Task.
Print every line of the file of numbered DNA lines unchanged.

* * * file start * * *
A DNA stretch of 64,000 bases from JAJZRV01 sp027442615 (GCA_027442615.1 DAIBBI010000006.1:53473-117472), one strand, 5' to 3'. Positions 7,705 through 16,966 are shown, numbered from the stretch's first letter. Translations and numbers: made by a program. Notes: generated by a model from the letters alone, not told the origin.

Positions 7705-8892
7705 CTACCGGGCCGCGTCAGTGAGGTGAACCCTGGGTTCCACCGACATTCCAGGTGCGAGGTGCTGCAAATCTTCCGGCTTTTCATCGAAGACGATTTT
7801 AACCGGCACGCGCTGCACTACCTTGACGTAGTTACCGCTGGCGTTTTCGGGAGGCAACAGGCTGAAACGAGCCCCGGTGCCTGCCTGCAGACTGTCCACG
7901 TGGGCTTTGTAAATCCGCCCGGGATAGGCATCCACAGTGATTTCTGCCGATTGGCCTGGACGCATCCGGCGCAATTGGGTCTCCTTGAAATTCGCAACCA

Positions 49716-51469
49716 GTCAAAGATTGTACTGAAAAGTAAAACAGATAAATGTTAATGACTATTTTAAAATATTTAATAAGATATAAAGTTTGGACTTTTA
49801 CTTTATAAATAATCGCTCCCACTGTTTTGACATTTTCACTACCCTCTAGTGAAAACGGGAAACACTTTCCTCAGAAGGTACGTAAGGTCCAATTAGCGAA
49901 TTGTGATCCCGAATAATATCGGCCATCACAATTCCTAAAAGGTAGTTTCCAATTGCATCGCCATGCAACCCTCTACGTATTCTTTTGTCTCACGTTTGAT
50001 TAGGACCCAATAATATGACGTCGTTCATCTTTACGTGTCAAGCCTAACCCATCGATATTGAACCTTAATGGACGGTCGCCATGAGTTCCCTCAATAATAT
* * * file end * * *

A DNA stretch of 64,000 bases from JAJZRV01 sp027442615 (GCA_027442615.1 DAIBBI010000006.1:53473-117472), one strand, 5' to 3'. Positions 7,705 through 16,966 are shown, numbered from the stretch's first letter. Translations and numbers: made by a program. Notes: generated by a model from the letters alone, not told the origin.

Positions 7705-8892
7705 CTACCGGGCCGCGTCAGTGAGGTGAACCCTGGGTTCCACCGACATTCCAGGTGCGAGGTGCTGCAAATCTTCCGGCTTTTCATCGAAGACGATTTT
7801 AACCGGCACGCGCTGCACTACCTTGACGTAGTTACCGCTGGCGTTTTCGGGAGGCAACAGGCTGAAACGAGCCCCGGTGCCTGCCTGCAGACTGTCCACG
7901 TGGGCTTTGTAAATCCGCCCGGGATAGGCATCCACAGTGATTTCTGCCGATTGGCCTGGACGCATCCGGCGCAATTGGGTCTCCTTGAAATTCGCAACCA

Positions 49716-51469
49716 GTCAAAGATTGTACTGAAAAGTAAAACAGATAAATGTTAATGACTATTTTAAAATATTTAATAAGATATAAAGTTTGGACTTTTA
49801 CTTTATAAATAATCGCTCCCACTGTTTTGACATTTTCACTACCCTCTAGTGAAAACGGGAAACACTTTCCTCAGAAGGTACGTAAGGTCCAATTAGCGAA
49901 TTGTGATCCCGAATAATATCGGCCATCACAATTCCTAAAAGGTAGTTTCCAATTGCATCGCCATGCAACCCTCTACGTATTCTTTTGTCTCACGTTTGAT
50001 TAGGACCCAATAATATGACGTCGTTCATCTTTACGTGTCAAGCCTAACCCATCGATATTGAACCTTAATGGACGGTCGCCATGAGTTCCCTCAATAATAT